Madras-5. ...Member.4. Thiru P.S. Pandian, I.A.S.,
Director of Technical Education,
Madras-25. ...Member.The questions for Entrance Test will be prepared both in English and Tamil. Model questions (both in English and Tamil) will be prepared and attached with the prospectus to the application for Entrance Test.
4. Various grounds have been set out by the petitioner in his affidavit in support of his prayer for the issue of a writ of certdorarified mandamus, I shall now set out those grounds and consider the merits of each one of them.
5. The first contention of the petitioner is that every student acquires eligibility for higher studies on passing the qualifying examination, viz., Plus Two course examination or its equivalent and once such eligibility has been acquired, 'the respondents cannot debar them from being admitted into Professional Colleges in the guise of Entrance Examination.' In fact, the extreme contention put forth in this behalf is that 'unless the qualifying examination, viz., Plus Two examination conducted by the Government is held as null and void or declared as a farce, the respondents have no right or jurisdiction to conduct further examination to qualify him for the admission in the Professional Colleges.'
6. This argument cannot be countenanced at all, because of the gross disproportion in the number of seats available in the Professional Colleges and the number of students, who pass the qualifying examination and seek admission to the professional courses. Therefore, there has to be a system of selection to the professional colleges in spite of the candidates having passed the qualifying examination and obtaining eligibility to apply for admission to the professional courses. The need* for further assessment of the candidates after they pass the qualifying examination is, therefore, one of absolute necessity, and such being the case, the argument that the respondents have no right or jurisdiction to conduct a further examination for selection of candidates, cannot at all arise. In fact, the interview system, which the petitioner wants to be retained, is also an examination, though an oral one. Hence, the stand of the petitioner is mutually contradictory.
7. Closely following this argument, his further plea is that even if further subjective assessment is to be made of the qualified candidates, it should only be by means of an interview and not by holding an Entrance Test and adding the marks obtained in the Entrance Test examination to the marks obtained in the relevant subjects in the qualifying examination. This argument does not require serious notice, because of the fallacy contained in it. Whether the assessment of a candidate is done by holding an interview or by holding an Entrance Test, the end-product is the same, viz., marks. Even in the system of interview, it is the marks obtained by the candidates at the interview that are added to the marks secured in the qualifying examination. It is therefore incorrect to contend that in the interview system, the candidates' performance is taken into consideration, while in the Entrance Test system, the candidates' marks alone are taken into consideration, and as such, the two systems provide materials distinctly different from each other, for assessment of the candidates.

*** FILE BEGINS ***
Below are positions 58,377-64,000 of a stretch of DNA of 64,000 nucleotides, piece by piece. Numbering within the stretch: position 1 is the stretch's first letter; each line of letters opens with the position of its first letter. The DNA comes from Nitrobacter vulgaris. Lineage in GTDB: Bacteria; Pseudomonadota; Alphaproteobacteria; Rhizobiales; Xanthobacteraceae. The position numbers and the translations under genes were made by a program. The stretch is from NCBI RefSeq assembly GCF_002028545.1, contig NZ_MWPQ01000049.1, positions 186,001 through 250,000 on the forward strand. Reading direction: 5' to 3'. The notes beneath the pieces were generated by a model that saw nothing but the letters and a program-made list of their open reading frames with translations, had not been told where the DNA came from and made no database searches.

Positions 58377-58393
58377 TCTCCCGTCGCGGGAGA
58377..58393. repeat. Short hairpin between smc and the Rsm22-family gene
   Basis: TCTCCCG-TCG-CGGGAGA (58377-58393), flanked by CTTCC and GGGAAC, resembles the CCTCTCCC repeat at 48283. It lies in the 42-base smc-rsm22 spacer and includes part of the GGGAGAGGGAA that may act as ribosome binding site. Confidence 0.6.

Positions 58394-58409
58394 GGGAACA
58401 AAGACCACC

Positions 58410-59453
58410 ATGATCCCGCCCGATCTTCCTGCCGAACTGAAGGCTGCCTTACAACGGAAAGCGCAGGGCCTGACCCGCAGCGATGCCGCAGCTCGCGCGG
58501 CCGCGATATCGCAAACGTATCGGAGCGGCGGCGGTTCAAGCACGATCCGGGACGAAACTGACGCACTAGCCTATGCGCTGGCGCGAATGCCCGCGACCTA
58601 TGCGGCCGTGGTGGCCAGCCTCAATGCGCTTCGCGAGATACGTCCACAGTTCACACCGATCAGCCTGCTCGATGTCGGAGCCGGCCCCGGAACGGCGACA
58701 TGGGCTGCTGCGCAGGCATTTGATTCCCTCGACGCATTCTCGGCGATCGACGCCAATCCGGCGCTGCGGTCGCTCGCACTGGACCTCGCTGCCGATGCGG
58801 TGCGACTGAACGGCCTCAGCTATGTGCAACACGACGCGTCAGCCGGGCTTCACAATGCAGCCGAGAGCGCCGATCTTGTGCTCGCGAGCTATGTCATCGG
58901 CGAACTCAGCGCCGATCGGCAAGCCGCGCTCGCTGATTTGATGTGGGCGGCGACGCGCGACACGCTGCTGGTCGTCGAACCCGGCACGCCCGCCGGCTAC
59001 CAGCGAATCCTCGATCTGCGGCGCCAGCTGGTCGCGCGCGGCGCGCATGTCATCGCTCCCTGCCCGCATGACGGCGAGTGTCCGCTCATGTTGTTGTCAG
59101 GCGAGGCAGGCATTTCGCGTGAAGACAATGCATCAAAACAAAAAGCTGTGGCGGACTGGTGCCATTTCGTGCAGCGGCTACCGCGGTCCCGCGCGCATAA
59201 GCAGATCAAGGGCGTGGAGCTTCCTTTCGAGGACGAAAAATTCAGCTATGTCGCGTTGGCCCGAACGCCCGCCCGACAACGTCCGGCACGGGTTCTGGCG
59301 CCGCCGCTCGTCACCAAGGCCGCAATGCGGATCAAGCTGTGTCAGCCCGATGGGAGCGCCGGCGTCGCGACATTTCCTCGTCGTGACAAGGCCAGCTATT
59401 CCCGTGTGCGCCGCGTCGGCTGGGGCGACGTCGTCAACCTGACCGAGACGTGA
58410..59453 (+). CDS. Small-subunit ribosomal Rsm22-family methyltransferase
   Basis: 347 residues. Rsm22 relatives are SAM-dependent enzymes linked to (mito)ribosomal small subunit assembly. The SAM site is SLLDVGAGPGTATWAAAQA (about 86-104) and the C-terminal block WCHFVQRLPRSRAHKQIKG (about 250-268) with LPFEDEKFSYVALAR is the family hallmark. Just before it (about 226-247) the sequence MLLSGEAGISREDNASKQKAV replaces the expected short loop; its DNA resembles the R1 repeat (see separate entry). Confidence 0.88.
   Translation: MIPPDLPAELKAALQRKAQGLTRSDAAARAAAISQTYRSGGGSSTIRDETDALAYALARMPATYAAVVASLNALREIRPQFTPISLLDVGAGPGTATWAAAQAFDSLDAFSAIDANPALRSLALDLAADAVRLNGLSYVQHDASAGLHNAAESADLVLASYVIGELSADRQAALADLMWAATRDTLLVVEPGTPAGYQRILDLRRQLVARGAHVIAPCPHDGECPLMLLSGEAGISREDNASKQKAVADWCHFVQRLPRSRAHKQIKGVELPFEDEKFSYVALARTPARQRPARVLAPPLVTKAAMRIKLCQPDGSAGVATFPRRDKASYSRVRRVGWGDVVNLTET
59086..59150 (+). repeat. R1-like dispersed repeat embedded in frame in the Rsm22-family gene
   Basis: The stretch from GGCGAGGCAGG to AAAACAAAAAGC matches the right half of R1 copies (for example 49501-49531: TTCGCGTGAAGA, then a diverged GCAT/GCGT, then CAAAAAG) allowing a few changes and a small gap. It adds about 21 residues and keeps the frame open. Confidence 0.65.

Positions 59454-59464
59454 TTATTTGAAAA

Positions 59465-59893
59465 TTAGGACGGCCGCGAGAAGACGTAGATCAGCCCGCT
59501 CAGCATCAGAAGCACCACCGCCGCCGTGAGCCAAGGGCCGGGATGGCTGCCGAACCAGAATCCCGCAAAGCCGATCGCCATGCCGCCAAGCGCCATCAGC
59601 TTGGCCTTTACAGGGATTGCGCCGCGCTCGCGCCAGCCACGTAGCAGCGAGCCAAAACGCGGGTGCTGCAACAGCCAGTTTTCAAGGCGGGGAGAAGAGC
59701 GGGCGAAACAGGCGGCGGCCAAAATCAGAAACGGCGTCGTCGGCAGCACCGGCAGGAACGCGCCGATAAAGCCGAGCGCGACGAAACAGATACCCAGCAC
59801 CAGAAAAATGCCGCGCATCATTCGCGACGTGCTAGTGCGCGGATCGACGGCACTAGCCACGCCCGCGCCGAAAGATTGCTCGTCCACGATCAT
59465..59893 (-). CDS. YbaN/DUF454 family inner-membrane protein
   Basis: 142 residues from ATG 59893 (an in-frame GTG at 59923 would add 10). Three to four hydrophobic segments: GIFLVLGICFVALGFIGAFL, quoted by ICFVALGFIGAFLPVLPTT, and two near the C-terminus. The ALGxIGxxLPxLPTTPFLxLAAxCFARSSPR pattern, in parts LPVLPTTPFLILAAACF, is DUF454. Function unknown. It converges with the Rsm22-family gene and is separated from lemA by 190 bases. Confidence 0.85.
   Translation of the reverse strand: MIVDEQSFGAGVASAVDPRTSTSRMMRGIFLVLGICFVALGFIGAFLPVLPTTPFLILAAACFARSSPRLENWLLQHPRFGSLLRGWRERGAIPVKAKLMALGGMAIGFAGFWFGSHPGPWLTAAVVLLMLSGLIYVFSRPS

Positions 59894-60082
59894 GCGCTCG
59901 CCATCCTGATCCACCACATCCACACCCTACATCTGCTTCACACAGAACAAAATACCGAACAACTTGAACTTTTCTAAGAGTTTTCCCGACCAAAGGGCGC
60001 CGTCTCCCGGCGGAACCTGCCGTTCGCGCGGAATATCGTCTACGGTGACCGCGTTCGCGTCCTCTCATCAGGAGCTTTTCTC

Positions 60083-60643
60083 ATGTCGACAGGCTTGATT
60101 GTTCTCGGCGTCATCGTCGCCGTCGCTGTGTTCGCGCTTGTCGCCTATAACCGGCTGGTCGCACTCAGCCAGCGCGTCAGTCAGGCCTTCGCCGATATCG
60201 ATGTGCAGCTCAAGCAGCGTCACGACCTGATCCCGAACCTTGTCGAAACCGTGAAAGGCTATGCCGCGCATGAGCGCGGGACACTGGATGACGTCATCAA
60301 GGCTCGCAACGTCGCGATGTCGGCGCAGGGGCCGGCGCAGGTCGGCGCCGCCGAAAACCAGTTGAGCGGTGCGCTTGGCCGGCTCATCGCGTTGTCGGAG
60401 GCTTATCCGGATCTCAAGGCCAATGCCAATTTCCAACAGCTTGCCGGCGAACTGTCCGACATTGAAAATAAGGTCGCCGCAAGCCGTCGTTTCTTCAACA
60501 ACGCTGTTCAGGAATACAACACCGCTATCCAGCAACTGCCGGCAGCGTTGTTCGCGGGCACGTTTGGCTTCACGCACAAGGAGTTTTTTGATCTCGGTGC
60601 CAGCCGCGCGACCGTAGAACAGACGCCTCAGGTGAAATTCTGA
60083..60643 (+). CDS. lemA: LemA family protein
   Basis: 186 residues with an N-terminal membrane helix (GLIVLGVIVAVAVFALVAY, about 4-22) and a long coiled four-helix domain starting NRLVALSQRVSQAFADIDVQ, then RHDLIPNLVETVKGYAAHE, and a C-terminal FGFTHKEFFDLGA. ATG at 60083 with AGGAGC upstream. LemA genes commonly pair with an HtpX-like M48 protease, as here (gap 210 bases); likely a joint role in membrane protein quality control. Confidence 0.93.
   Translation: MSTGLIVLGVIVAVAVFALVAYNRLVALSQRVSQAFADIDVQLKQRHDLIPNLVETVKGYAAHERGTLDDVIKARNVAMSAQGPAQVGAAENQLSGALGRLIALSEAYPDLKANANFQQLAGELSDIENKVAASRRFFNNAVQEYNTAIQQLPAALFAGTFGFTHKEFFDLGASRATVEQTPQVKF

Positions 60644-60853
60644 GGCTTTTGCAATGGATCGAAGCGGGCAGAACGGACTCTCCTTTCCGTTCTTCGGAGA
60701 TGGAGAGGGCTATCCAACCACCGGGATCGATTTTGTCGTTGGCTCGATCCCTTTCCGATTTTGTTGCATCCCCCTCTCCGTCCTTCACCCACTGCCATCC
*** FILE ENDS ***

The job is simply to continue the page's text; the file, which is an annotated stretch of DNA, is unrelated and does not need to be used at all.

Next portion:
8. In logical sequence, I will now take up the averments of the petitioner in paras 12 and 13 of his affidavit, as it is with reference to them. Mr. Duraisamy advanced elaborate arguments. According to the petitioner, 'In the interview system, the interviewer has the advantage of seeing the candidate face-to-face', and 'by a fleeting glance, a skilled examiner will be in a position to understand his physiological and psycho-social background', and 'by his facial expression and by his general carriage, an interviewer will be in a position to assess his mental make-up,' and 'there will be no possibility of making mistakes in this assessment, because the assessment is not done by a single interviewer, but by a group of interviewers, whose general assessment will finally prevail.' On the other hand, the petitioner would say, 'Entrance test will not obliterate social inequality', and 'instead, it will aggravate it.' According to the petitioner, 'the chances for the rural youths to impress the interviewers by their sincerity and devotion for selection to the professional courses will disappear, and in its place impersonal selection system with the assistance of computer with all its faults will determine selection to the professional courses.' Elaborating these propositions, Mr. Duraisamy argued that students belonging to poor families and coming from rural areas, will be able to give out their best only in the interviews, but will feel bewildered, confused and lost, it they are called upon to write Entrance Tests, wherein their answers papers would be fed in a computer for assessment of their performance.
9. The assertions of the petitioner's counsel in support of the above plea cannot really stand the test of scrutiny. Whether a candidate appears for an interview or an Entrance Test, there are two factors, which are fixed and unalterable ones, viz., (1) the marks obtained by the candidate in the qualifying examination in the relevant subjects; and (2) the level of his mental equipment. Such being the case, if a candidate is to get more marks in an oral interview, instead of in the Entrance Test it can only be done by adopting, a different standard of questioning or by putting questions to him at a different level, viz., by putting him lesser number of questions or putting him questions of an easy nature. In other words, unless the interviewers resort to what is known as 'shifting of goal posts', a candidate cannot get more marks in the interview than in the Entrance Test. It would therefore mean that interviews should be subjected to manipulative exercises for different sets of candidates, if some candidates are to get more marks in the interview than in the Entrance Test. Such a course would undoubtedly lead to abuse of power and proprio vigore render vulnerable the marks given by the Interview Committee to the candidates to criticism and odious comparison.